HENRY OXBURGH, Esq. the son of a man of considerable property in Lancashire, having been educated in the most rigid principles of the Roman Catholic religion, was sent abroad while a youth into the service of France, in which he acquired the character of a brave and gallant officer.
At the close of the war he returned to England to see his friends; and, finding that the rebels were advancing southwards, he raised a regiment with which he joined the main army before it reached Preston. Colonel Oxburgh was the man who ordered the rebels to fire on the royal troops, and if his opinion had been taken, the town would not have surrendered as soon as it did.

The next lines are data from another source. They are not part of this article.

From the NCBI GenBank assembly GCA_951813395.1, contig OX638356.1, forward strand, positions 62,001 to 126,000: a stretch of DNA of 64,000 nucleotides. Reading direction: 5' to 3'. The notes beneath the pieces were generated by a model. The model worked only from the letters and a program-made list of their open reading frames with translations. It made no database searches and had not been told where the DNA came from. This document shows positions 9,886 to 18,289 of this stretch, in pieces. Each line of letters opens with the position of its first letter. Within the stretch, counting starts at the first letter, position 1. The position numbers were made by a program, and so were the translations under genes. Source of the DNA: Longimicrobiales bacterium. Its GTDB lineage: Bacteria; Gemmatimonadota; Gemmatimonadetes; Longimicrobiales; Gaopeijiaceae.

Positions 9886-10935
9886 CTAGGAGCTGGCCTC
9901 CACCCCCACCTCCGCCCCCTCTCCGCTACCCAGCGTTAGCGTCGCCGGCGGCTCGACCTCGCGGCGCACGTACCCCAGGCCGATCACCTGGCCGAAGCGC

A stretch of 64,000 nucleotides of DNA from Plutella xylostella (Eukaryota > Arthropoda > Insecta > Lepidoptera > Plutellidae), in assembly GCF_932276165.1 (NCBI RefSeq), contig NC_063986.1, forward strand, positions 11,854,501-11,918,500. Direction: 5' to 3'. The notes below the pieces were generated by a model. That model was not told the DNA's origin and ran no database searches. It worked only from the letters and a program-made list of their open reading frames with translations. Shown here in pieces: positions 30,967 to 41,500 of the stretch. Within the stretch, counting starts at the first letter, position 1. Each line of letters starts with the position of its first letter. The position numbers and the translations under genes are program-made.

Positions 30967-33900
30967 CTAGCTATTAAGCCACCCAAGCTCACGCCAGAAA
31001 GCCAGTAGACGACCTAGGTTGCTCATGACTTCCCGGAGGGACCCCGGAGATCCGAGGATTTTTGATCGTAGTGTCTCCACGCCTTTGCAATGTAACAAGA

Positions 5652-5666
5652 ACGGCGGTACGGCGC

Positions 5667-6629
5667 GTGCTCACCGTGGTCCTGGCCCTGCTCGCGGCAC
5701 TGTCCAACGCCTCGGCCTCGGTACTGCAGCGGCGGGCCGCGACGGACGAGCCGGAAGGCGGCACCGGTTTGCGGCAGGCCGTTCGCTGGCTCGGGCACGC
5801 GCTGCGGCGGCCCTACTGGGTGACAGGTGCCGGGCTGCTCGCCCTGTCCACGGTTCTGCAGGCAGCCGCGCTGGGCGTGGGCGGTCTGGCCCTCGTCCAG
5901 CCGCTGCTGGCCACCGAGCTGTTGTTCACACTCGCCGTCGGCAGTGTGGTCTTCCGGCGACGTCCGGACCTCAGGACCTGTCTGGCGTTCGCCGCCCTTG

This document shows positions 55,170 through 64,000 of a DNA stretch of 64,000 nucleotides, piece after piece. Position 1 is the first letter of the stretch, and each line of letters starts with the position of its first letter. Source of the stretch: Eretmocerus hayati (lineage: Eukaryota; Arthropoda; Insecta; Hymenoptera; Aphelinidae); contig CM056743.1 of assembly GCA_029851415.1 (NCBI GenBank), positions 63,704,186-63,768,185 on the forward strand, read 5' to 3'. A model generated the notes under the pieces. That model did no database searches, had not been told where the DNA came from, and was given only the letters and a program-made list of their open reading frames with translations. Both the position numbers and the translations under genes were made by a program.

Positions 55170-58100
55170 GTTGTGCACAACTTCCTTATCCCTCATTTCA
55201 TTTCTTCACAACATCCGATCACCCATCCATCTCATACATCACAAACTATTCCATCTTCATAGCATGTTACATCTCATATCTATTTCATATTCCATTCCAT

On his trial he pleaded guilty, but after sentence was passed on him, and he found that every application for mercy was unsuccessful, he talked in a strain very different from that of a man conscious of any crime. He said he considered the Pretender as his lawful sovereign, and never deemed himself the subject of any other prince.
He even asserted that he would have been equally loyal to the Pretender if he had been a Protestant.
This unhappy man seems to have fallen a victim to the prejudices of education